Tony goes hunting.
The Slitheen are an archetypal 21st century Doctor Who villain. Unlike the Classic series, where with some highly notable and honourable exceptions, a species was deemed to all think the same, especially when it came to taking over the world and waggling their tentacles about, the 21st century series has made room for individual character and thought. The Slitheen take that to an admirable degree – they’re not a species, they’re a family, the Corleones of the cosmos. Within their family, we’ve also seen particular differences of individual character, and a degree of evolution over time.
In Doctormania, Cavan Scott’s first story in the new continuing comic-book series of Ninth Doctor adventures, we’ve seen the family as a whole make significant technological progress, and we’ve learned more about Raxicoricofallapatorian culture generally, the different families and species that make the planetary union the Slitheen call home work.
In this final episode, we’re given one more advancement of this philosophy of the individual, as the villain of the peace learns a thing or two. As has been increasingly the case in 21st century Who, she learns it not from the Doctor, the imperious, angry authority figure, but from his companion, the human prepared to take the universe on its own terms, prepared to be surprised and thrilled and scared and prepared also to put their own interpretation of right and wrong between people and the harm the universe would do them.
Rose Tyler rapidly became a new archetype of companion as far as that bolshiness was concerned on screen – rescuing the Doctor from the Autons, certainly, but also standing in front of the last Dalek in the cosmos when the Doctor picked up a gun and determined it should die.
The Doctor’s not about to pick up a weapon in this comic-book, but the turning points of this issue’s drama have that feeling about them – Rose Tyler, standing up for what’s right, no matter who says she’s wrong, changing hearts and minds not by force, not by outmanoeuvring the bad guys, but by the sheer, important power of her example. If you asked her, she’d probably say she’s trying to be more Doctor, and there’s an element of that in her actions, but the point about the Ninth Doctor and Rose is that he’s almost forgotten how to be the Doctor, so consumed is he by his Time War guilt and fury. It’s Rose Tyler who heals him, who ‘is’ the Doctor long enough to re-train his instincts, so that he can find himself again and be better than the man the Time War has left him. That she’s up to that monumental task is shown once or twice on screen, and it’s the central pivot-point of the storytelling in this third issue.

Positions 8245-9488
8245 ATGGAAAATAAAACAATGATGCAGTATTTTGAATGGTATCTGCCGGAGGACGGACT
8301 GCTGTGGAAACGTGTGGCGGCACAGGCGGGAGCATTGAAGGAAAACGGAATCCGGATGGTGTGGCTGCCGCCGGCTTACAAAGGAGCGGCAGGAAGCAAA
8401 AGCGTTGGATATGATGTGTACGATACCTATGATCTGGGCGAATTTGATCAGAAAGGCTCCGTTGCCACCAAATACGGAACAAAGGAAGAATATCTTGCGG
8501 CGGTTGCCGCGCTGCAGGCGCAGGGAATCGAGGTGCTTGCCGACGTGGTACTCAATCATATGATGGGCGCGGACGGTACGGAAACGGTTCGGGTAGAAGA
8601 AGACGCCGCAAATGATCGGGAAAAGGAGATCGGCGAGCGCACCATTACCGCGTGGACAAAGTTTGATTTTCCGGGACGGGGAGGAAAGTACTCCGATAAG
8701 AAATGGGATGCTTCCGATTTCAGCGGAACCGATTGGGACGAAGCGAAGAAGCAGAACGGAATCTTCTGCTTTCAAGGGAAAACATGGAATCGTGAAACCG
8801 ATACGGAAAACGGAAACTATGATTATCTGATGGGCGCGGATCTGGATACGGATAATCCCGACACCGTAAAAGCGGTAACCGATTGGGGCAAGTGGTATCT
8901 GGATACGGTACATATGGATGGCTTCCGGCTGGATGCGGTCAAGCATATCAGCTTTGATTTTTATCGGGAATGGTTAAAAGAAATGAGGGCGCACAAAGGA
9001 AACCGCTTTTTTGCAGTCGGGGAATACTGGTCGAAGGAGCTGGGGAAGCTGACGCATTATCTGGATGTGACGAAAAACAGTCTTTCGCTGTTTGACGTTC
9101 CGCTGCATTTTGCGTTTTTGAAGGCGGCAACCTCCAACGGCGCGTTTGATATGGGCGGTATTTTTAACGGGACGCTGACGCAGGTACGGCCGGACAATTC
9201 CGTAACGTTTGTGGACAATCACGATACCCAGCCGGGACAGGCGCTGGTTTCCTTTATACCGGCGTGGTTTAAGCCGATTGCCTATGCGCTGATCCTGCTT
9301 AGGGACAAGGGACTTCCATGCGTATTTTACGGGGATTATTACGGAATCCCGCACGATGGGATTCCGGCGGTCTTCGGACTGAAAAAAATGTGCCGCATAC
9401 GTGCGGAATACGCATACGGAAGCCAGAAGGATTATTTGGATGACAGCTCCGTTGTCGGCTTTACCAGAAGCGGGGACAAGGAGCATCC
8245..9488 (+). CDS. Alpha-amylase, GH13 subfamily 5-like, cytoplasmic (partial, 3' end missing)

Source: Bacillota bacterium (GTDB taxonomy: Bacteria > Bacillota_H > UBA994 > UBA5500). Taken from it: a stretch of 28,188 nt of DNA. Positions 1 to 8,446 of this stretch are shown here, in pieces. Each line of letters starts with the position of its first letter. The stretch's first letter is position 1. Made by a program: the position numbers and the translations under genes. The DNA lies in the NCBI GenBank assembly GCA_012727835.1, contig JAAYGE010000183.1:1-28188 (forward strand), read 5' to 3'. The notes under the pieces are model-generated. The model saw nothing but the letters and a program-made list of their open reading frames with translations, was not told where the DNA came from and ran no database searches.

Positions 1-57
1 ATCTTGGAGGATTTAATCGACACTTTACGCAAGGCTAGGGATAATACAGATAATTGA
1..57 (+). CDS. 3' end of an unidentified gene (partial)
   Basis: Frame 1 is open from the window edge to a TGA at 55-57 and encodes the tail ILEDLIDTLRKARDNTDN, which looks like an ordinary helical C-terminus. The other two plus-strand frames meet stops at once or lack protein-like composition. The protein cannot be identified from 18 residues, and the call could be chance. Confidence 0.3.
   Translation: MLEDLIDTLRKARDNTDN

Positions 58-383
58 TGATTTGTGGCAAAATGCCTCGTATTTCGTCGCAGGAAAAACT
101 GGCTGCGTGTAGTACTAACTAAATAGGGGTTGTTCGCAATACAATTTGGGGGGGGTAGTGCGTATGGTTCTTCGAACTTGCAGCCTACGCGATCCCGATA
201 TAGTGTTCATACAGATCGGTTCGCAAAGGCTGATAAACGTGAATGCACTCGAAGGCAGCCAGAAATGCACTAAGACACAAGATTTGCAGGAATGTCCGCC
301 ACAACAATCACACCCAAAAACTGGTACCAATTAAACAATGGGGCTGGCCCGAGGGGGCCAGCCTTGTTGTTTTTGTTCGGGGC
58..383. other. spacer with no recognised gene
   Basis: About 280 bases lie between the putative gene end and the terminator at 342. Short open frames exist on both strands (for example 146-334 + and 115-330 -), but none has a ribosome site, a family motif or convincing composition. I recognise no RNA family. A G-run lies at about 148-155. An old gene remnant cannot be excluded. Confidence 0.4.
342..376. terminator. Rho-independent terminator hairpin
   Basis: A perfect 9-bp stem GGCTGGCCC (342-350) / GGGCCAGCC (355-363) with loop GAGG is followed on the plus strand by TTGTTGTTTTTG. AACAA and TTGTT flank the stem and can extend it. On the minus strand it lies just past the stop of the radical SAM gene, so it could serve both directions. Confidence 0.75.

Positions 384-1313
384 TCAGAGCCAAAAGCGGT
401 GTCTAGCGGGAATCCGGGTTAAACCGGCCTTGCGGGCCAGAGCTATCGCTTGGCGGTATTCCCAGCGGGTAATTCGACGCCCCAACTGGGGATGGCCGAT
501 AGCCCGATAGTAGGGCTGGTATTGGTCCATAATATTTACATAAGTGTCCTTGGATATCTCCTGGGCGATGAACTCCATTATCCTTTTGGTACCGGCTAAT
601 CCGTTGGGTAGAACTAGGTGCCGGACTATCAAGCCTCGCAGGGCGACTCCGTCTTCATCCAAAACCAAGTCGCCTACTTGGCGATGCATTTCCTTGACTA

Slist, the Slitheen who confused the bejesus out of everyone in issue #1 by being ‘the Ninth Doctor’ has Rose Tyler hostage and, as Rose has let the rest of Raxicoricofallapatorius know what she’s been upto, the two are on the run from the first great Raxian hunt in generations, perversely bringing feuding clans of Raxicoricofallapatorians together in the primal pleasure of hunting live prey. What becomes quickly clear though is that there’s more going on on Raxicoricofallapatorius than simply the schemes of a lone Slitheen pretending to be a Time Lord. In fact, there’s a plot to take over the whole union, of which Slist has no idea and in which she plays only the part of a pawn. When the truth of that plan is revealed by some truly shocking weather, Rose gets her moment, and changes the course of history simply by standing up and…well, being Rose Tyler.